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Job descriptions sometimes set unrealistic expectations that we can find candidates who have all the possible skills and expertise they'll ever need on the job. Such (ideal) candidates are sometimes called "unicorns". This expectation is particularly pervasive for leadership positions.
In many cases, leaders don't need to be unicorns. What makes great leaders, however, is the ability to listen to experts around them, and make smart decisions based on the information that is at their disposal.
This was notably portrayed in the television show Scandal, in the episode The Testimony of Diego Muñoz. While we can probably agree that hiring for the WMF is a lower-stake decision than hiring for a country leader, the scene still makes a good point.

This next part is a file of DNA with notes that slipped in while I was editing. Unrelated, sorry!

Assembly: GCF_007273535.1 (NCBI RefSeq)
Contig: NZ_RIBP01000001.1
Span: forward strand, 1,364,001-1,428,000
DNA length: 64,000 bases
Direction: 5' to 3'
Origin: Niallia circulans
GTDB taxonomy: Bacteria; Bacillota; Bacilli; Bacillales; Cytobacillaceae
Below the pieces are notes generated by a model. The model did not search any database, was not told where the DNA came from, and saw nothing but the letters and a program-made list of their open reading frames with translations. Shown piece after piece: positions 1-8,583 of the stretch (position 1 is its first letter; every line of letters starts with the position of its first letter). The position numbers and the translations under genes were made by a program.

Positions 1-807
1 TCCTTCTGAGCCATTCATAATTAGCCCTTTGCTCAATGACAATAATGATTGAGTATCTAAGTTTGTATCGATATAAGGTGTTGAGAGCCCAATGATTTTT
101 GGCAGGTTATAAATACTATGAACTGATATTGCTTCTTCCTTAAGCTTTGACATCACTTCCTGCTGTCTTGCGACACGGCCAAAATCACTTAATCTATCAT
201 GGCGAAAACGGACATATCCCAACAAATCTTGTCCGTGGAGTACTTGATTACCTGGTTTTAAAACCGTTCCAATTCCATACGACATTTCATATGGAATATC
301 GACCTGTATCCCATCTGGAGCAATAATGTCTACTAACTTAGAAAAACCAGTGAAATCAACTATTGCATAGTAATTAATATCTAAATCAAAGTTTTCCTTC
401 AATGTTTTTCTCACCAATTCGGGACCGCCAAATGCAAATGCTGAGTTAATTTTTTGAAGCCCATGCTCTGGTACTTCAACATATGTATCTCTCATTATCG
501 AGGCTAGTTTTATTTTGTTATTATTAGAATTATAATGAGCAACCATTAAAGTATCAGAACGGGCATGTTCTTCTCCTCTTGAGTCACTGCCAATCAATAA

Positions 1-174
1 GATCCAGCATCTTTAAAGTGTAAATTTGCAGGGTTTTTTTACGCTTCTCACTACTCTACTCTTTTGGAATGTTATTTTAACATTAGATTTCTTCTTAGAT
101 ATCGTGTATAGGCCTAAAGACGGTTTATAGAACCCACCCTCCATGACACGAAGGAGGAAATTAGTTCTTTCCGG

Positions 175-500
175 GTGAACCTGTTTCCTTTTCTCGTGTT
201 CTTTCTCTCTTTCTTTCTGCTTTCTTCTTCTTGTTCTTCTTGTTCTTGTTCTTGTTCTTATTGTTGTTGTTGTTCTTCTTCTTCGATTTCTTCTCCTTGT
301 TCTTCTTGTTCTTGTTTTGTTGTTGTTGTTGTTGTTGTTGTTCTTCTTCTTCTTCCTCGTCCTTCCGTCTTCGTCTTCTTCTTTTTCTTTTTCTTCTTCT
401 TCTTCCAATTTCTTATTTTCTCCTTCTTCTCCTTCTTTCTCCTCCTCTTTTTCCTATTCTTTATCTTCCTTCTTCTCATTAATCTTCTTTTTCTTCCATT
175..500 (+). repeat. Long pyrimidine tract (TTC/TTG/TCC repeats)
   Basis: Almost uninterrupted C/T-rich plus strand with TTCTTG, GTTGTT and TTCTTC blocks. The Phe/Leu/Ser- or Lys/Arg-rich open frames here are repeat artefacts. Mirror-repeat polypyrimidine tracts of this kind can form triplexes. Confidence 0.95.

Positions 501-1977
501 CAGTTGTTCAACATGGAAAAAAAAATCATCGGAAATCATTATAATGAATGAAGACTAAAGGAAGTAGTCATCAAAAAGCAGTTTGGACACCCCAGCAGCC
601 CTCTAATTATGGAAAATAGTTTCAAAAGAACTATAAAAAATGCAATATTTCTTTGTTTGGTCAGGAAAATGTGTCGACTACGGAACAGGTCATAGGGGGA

In the episode, Senator Susan Ross is in front of the U.S. Senate in a confirmation hearing to become the next Vice President of the United States. The committee is reluctant to confirm her due to her limited experience:
Well, that's very inspiring, Senator Ross. But the truth is, if confirmed, you will be one horrible tragedy away from the Presidency. With your lack of experience, how do I know that you're prepared to protect us against Russia or the North Koreans?
Simple. You don't. [Pause] You don't know. That's the truth.
It's not like selecting a combat strategy or deciding whether or not to launch a nuclear weapon is something anyone can practice.
The world is changing every day. Like anyone else sitting behind that desk in the oval office, I'd have to take all of the information from the brilliant people around me, process it, and make a smart, thoughtful decision.
And that's what I've been doing my entire life—making smart decisions. That's the skill that's brought me here before you today to this very moment.
So if being smart and informed and thoughtful is the job requirement here, all I can say is, I haven't failed yet.